So, I "opted outside" yesterday, along with many hundreds of others along the Battle Road...since it was almost 70 degrees around here yesterday. There's a cold front coming today though, and the northern bits of New England already have some snow on the ground.
But speaking of snow, I bet most of you don't get the "Boy's Life
" magazine, which is the national magazine for the Boy Scouts of America. The December issue is just out, and while we're not quite the cover story, our camp at Milton is one of the feature articles this month.
As it turns out, the merger we went through earlier in the year to become the "Spirit of Adventure
" council has touched off some national shock waves. Remember now, more than a decade and a half ago, then Boston-Minuteman also shocked the scouting world by being one of only four councils nationally to adopt a non-discrimination clause.
For the better part of the ensuing years, 'National' simply ignored us and let us go on our merry way, although I suppose technically they could have swooped in and pulled the plug at anytime for our rebellion. About 5 years ago now, we got a new Scout Executive, and he really started shaking things up. It was he who told me he was on national conference call that was again discussing the membership crisis...and Scouters from elsewhere in the USA stated on the call, "That's Boston - we don't care what they do." He stopped listening to those calls after that.
But then a curious thing happened - the Boy Scouts of America finally caught up to us. The reasons are many, but those of us with a little more inside-track heard from the source that it came down to two things. First and foremost, of course it was money. Most of the larger donations to scouting come from the coasts, and in particular the highly progressive Northeast. Much of that pipeline was dismayed by national policy, and the cash flow had actually started to dry up. The second thing is the North American World Jamboree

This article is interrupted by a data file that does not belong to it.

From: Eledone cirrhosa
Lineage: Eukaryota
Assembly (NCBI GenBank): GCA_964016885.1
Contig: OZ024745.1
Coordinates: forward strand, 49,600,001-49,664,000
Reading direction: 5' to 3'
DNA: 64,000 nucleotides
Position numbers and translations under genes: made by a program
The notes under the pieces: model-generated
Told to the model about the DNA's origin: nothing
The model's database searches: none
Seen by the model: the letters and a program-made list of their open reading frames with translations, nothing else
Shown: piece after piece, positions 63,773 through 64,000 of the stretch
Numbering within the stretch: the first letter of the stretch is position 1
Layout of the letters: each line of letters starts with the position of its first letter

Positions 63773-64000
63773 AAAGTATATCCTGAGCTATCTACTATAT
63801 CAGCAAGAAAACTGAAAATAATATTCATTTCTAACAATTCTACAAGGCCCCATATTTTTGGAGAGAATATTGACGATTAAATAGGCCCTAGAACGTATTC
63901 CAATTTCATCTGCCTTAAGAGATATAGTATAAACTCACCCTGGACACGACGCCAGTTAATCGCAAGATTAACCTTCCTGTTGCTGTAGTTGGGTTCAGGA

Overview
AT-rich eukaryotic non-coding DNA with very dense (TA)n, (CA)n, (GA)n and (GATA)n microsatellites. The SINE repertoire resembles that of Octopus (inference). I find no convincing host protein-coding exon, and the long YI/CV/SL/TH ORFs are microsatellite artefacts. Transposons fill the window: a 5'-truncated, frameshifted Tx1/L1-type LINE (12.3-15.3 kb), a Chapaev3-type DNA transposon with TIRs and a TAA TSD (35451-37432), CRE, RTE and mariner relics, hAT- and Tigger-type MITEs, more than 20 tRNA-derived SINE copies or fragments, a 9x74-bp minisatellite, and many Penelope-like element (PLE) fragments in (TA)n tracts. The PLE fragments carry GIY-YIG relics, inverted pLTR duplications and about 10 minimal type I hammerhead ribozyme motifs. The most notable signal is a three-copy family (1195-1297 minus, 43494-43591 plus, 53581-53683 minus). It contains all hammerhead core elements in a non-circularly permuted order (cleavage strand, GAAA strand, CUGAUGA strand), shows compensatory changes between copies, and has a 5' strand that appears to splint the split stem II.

, presently scheduled for 2019.
The world scouting organization didn't want to award that Jamboree to the United States alone, primarily because of our membership policies. Mexico and Canada are also co-hosting (even though it's physically going to happen in West Virginia). Both of those programs are more in-line with world scouting's membership policies. Essentially, the global governing body of Scouting shamed the United States into changing direction.
As I had predicted, once resolved, the membership crisis instantly disappeared from the headlines. Of the many hundreds of Scouts and Scouters that I know, only one
has decided that scouting was no longer for him, and he quit. For every other scout unit or leader that I work with...nothing has changed, and the national policy change was essentially meaningless to us, since we were already there.
So now the tough work of rebuilding the brand needs to begin. Again, we seem to be leading the way, and we've transformed our sleepy little scout camp in the Blue Hills south of Boston to "New England Base Camp
". It's still a regular Boy Scout Camp, but now the program areas are open to the general public - it's a recruiting tool designed to let families go outdoors and pretend to be Scouts for a day. The program is literally just 3 months old, but camp was full virtually every weekend during the fall season.
So now, those national leaders that derided us just a few years ago are starting to line up at our doorstep, and they want to know what they can do to follow our lead. As it turns out, the last membership year (2014-2015) was a disaster nationally. Every single council nationwide either stayed flat, or lost members. Except one - Boston Minuteman Council.
I scout for a lot of reasons - probably the biggest of which is to make a difference in one boy's life, maybe teach him something he didn't know, and give him the confidence to try it himself. With what we're doing in Boston...it's entirely possible that we can influence somebody halfway across the country with our methods. That's not insignificant...and it's interesting to ponder that no matter how slight, I have contributed to that change.